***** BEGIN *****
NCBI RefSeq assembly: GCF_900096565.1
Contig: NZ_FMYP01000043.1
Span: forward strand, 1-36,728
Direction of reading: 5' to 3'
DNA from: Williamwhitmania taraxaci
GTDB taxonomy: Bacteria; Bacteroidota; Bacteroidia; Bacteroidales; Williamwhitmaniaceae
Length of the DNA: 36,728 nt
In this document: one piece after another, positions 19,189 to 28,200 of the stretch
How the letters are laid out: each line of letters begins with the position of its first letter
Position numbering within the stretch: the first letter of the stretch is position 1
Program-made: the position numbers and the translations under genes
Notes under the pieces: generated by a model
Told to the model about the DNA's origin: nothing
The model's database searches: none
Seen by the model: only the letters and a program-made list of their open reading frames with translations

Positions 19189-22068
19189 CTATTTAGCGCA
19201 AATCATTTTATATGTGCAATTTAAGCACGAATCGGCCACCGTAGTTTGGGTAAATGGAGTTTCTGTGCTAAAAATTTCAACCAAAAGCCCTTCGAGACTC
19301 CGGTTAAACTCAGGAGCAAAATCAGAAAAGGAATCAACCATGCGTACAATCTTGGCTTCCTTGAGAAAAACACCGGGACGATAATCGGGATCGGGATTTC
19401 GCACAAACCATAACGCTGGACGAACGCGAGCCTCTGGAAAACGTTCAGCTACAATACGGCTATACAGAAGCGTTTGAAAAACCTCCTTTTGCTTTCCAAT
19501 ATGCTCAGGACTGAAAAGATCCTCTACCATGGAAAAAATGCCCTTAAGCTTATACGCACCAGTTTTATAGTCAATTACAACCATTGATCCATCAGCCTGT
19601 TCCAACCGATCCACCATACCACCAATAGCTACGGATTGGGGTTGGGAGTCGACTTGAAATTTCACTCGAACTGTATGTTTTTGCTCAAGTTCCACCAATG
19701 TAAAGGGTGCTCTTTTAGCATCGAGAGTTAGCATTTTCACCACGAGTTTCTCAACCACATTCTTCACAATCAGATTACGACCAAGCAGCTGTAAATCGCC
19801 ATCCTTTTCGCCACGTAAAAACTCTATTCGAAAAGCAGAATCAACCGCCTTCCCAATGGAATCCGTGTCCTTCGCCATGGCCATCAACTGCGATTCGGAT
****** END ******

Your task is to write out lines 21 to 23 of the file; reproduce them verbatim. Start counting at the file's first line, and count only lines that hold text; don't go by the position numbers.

19501 ATGCTCAGGACTGAAAAGATCCTCTACCATGGAAAAAATGCCCTTAAGCTTATACGCACCAGTTTTATAGTCAATTACAACCATTGATCCATCAGCCTGT
19601 TCCAACCGATCCACCATACCACCAATAGCTACGGATTGGGGTTGGGAGTCGACTTGAAATTTCACTCGAACTGTATGTTTTTGCTCAAGTTCCACCAATG
19701 TAAAGGGTGCTCTTTTAGCATCGAGAGTTAGCATTTTCACCACGAGTTTCTCAACCACATTCTTCACAATCAGATTACGACCAAGCAGCTGTAAATCGCC